Ahead of a slew of proposed legislation that would reign in charter school growth statewide, a consortium of local business owners are seeking to establish a charter high school in central Bakersfield that would focus on business and entrepreneurship.
The group, Innovative Entrepreneur Education, formed in August and submitted a petition in March to the Kern High School District to open by 2020. That group’s petition, requesting district officials review its proposal, is the first step toward opening the charter’s doors.
The proposed Entrepreneur High School would offer an education geared toward understanding business and practical life experiences, according to the petition.
“All of our classes are geared to fostering real world skills: critical thinking, problem solving and collaboration,” Donna Schwartz, the president of the board of directors for the charter school, said during a KHSD board meeting in March. “Students will learn to work hard, think outside the box, be team players and not afraid to try new things.”
KHSD Trustee Jeff Flores said he would keep an open mind about the charter, but added that the proposal has “a pretty narrow focus.”
THE FUTURE OF CHARTER SCHOOLS IN CALIFORNIA
For years, charter schools in California have enjoyed unfettered growth and limited oversight — something former Governor Jerry Brown afforded the institutions as a way to encourage competition and growth among public schools. If local districts denied charter proposals, Brown’s state board of education would typically approve it on appeal.
But Brown’s successor, Governor Gavin Newsom, has signaled that he plans to create more transparency in how charters operate by signing into law Senate Bill 126 last month and has been supportive of legislation that would effectively place a moratorium on new charters.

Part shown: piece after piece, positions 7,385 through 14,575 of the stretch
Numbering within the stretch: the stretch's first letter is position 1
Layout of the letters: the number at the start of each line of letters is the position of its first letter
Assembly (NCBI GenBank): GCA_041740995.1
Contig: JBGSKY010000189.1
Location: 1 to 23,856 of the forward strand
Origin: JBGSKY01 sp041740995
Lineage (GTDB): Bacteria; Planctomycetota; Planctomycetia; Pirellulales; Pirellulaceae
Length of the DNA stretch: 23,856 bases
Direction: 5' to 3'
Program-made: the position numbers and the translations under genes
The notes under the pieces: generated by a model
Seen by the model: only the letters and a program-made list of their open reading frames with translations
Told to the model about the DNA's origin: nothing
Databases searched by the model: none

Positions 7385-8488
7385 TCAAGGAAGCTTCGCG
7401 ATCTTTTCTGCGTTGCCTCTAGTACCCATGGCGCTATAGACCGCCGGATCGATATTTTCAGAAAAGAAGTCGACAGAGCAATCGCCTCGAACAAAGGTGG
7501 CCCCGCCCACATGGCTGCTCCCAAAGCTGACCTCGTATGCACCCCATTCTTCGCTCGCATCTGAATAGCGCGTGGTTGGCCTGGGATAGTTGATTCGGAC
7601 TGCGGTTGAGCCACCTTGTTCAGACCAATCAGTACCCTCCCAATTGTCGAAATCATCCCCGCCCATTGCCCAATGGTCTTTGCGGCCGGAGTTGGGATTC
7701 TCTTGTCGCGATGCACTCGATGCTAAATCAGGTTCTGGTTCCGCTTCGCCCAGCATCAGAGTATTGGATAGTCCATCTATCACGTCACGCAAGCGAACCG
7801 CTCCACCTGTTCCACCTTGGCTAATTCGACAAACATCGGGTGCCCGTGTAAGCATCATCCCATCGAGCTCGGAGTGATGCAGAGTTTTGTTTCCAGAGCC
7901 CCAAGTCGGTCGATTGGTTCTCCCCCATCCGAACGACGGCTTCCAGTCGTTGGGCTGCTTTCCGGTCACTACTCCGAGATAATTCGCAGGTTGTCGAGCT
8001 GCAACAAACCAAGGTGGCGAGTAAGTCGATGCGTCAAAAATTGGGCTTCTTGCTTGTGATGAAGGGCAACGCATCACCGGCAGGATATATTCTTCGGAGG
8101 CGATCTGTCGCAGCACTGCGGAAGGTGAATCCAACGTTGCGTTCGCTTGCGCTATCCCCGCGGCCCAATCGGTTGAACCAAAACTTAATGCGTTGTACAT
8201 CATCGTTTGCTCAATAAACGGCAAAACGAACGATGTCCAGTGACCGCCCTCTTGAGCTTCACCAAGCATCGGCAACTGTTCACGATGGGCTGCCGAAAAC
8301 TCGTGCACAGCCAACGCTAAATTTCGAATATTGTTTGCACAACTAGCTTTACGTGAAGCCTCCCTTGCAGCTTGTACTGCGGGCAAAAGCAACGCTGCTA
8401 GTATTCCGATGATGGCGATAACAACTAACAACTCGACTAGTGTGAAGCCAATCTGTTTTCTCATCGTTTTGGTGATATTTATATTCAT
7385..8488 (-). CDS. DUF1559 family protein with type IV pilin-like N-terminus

Assembly Bill 1505, if passed, would give local districts sole authority to approve or deny new charters, eliminating the appeals process so many charters have relied upon.
In a district like Kern High, which Schwartz characterized as “not charter-friendly,” this could be the last opportunity charters have to petition for a school and take advantage of an appeals process that has historically boded well for them.
Schwartz said she’s unsure whether the board will vote to approve her school, but added that she will rely upon current laws to appeal if the district denies her proposal.
“I can go to Kern County Superintendent of Schools, and I can go to the state. There are other options,” Schwartz said.
This isn’t the first time the KHSD Board of Trustees has reviewed a charter petition.
A charter school petition was filed in 2009 for the Barack H. Obama Leadership Academy, KHSD spokeswoman Erin Briscoe told South Kern Sol. The board voted to deny the petition in December of 2009, due to several reasons including concerns about fiscal stability; the lack of depth and description of educational programs; and the petition did not contain “reasonably comprehensive descriptions” of elements required by California Education code 47605, the establishment of charter schools.
Other charter school petitions were filed in the late 1990s and early 2000s, Briscoe said. Those filing the petition either did not follow through with the petition process, or the petitions were not approved.
A FINANCIAL LITERACY AND ENTREPRENEUR FOCUS
Schwartz presented the petition to the KHSD board in March and outlined how the school, located in central Bakersfield, would operate.
Along with Common Core courses, such as social studies, math, science and English, the curriculum would include an entrepreneur class that would teach students how to run a business. Throughout the four years, the course would focus on a number of business-related topics, such as budgeting, debt management, loans, retirement accounts and more.
“One of the major things they talk about in education is you want to get a good education so you can get a good job,” Schwartz said during an interview. “But nowhere along the lines is it taught to be the boss or run a business, and that is another set of skills that aren’t taught.”
The course would require students to create an individual student business, which will self-fund the program or provide business cash flow, the petition says. The students’ businesses that are self-funded would be nonprofits that are tied to the school nonprofit.
Schwartz, a former teacher, said these businesses could be as varied as the students’ imaginations. Lunch restaurants, escape rooms, and vending machines could all be businesses.
“It’s not Virtual Business,” she said. “That’s a Shark Tank type thing. That’s not what we are doing.”